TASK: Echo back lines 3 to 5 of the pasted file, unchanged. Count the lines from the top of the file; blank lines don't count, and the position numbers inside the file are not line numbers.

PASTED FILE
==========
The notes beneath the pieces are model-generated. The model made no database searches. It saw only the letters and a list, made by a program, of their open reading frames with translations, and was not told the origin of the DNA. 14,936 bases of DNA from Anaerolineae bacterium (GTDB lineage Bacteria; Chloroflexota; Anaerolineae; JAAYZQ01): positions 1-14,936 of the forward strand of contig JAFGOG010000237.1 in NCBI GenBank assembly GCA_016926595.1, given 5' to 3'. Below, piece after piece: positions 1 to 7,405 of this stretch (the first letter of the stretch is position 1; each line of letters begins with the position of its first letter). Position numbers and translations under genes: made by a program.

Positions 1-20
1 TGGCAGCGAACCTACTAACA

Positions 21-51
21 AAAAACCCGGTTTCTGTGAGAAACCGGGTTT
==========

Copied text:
1 TGGCAGCGAACCTACTAACA

Positions 21-51
21 AAAAACCCGGTTTCTGTGAGAAACCGGGTTT